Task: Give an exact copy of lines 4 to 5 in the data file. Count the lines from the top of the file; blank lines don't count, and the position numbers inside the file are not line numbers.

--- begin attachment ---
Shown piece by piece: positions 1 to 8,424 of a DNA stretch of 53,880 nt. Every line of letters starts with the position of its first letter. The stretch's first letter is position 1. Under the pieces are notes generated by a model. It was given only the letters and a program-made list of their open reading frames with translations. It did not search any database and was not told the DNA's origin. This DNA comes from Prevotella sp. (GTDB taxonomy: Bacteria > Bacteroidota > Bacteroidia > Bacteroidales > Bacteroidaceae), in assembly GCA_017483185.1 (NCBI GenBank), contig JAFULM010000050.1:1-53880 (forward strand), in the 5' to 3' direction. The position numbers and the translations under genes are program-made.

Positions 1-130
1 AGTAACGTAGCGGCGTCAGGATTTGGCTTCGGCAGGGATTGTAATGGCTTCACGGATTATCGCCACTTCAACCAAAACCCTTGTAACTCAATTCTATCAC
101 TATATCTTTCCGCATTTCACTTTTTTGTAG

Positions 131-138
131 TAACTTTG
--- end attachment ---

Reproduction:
101 TATATCTTTCCGCATTTCACTTTTTTGTAG

Positions 131-138